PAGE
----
Citation(s) from the GunPolicy.org literature library
Flew, Catherine and Angus Urquhart. 2004 ‘Trade - Record Keeping.’ Strengthening Small Arms controls: An Audit of Small Arms Control Legislation in the Great Lakes Region and the Horn of Africa - Sudan, p. 44. London: Saferworld / SaferAfrica. 1 February
Trade - Record Keeping
The Arms, Ammunition and Explosives Act, 1986
(2) There shall be registered, in the prescribed manner, all the arms imported, for the purpose of trading therein, to the effect of such purpose, upon depositing the same, for the first time, in a public warehouse, and upon every transfer, from such warehouse, to any other public, or private warehouse.
(2) A person licensed to operate a private warehouse, shall keep a register of the deposited, and withdrawn arms, including the following particulars:
(a) the time of deposit, or withdrawal;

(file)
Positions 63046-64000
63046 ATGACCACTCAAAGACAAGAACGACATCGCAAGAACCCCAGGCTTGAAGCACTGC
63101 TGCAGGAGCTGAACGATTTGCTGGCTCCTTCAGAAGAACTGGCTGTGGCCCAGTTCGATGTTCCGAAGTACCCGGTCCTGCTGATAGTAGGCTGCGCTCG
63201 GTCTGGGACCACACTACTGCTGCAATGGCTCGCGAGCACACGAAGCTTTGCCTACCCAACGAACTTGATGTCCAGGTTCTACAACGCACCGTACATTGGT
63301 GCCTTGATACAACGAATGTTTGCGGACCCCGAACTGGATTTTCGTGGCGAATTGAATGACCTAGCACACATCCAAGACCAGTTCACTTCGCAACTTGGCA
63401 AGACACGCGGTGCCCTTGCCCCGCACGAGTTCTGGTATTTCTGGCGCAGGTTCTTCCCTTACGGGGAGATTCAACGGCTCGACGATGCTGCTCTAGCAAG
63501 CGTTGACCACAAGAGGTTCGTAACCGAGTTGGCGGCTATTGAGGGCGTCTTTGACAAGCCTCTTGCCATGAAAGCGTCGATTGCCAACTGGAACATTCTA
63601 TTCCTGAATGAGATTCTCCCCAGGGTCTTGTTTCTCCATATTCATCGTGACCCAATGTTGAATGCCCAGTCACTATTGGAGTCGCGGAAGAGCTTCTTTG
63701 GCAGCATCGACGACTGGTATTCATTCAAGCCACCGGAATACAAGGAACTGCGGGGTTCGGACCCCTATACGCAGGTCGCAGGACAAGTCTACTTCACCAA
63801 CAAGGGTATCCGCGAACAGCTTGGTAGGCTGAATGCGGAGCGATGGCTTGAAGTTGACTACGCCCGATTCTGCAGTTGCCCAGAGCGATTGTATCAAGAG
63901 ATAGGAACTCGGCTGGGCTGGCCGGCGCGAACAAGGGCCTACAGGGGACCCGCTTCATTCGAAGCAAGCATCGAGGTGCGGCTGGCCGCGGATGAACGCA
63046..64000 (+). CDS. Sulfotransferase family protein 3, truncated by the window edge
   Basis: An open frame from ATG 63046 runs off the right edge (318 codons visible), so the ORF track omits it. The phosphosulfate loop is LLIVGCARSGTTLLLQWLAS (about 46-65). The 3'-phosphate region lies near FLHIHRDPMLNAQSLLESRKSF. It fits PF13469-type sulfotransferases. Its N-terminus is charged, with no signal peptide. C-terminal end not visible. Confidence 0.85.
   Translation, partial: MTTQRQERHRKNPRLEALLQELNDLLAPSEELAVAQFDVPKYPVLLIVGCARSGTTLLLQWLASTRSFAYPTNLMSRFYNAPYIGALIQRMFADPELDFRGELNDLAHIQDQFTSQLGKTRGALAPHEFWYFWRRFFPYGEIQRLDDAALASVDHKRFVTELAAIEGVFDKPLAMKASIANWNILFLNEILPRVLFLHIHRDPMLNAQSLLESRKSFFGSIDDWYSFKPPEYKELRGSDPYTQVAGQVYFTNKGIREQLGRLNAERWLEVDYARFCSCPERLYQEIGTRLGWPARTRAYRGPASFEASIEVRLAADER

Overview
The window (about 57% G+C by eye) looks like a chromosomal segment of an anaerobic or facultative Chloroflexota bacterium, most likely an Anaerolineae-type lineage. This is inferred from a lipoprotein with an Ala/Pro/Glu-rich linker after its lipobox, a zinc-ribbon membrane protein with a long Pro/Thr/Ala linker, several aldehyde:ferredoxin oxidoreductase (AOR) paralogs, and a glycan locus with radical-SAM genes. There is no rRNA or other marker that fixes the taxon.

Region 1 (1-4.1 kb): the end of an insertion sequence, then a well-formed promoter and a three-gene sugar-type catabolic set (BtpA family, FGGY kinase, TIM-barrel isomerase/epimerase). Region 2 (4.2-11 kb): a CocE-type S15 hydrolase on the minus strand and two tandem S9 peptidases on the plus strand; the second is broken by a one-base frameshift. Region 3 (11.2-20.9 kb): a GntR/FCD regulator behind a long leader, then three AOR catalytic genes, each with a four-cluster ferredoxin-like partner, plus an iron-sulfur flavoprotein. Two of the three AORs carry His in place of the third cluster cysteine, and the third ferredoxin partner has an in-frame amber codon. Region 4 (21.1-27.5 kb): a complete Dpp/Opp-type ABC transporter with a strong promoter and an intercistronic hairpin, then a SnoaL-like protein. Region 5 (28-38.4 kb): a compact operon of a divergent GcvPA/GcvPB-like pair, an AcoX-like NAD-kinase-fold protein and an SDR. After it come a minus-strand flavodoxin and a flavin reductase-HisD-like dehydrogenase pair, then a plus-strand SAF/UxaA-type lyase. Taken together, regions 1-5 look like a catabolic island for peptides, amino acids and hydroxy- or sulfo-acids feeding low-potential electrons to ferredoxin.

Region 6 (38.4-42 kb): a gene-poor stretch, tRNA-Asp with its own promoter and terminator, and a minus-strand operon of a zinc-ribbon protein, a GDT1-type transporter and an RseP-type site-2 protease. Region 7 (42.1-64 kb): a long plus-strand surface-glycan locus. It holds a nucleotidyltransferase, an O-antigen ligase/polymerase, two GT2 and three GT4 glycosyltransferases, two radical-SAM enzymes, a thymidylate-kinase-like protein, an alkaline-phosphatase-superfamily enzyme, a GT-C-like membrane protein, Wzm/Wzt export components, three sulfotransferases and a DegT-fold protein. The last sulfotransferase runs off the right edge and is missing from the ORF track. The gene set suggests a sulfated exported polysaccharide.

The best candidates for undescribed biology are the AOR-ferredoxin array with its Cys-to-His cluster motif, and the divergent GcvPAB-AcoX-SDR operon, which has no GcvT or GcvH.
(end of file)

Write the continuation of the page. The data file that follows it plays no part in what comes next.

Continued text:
(b) the date of deposit, or withdrawal;
(c) the serial numbers;
(d) details, marks and numbers of arms and types and calibres thereof;
(e) the number, and date of the withdrawal, or deposit permit, and the issuing body;
(f) the name and signature of the person permitted to withdraw;
(g) any other details, as the licensing authority may deem fit to add.
(2) The register of registering arms in the private warehouse shall be identical to the quantity of the arms deposited in such warehouse, without increase, or decrease, and such register shall, as well, show any deposit, or withdrawal, as may have been made, the numbers and dates of the permits, under which the deposit, or withdrawal has been made…
The national legislation broadly conforms to the regional and international agreements but falls short in one key area. Records must be maintained on all arms imported for the purpose of trade and dealers must keep records on those weapons deposited in or withdrawn from private warehouses.
However, the national legislation does not specify that these records must be kept for not less than ten years.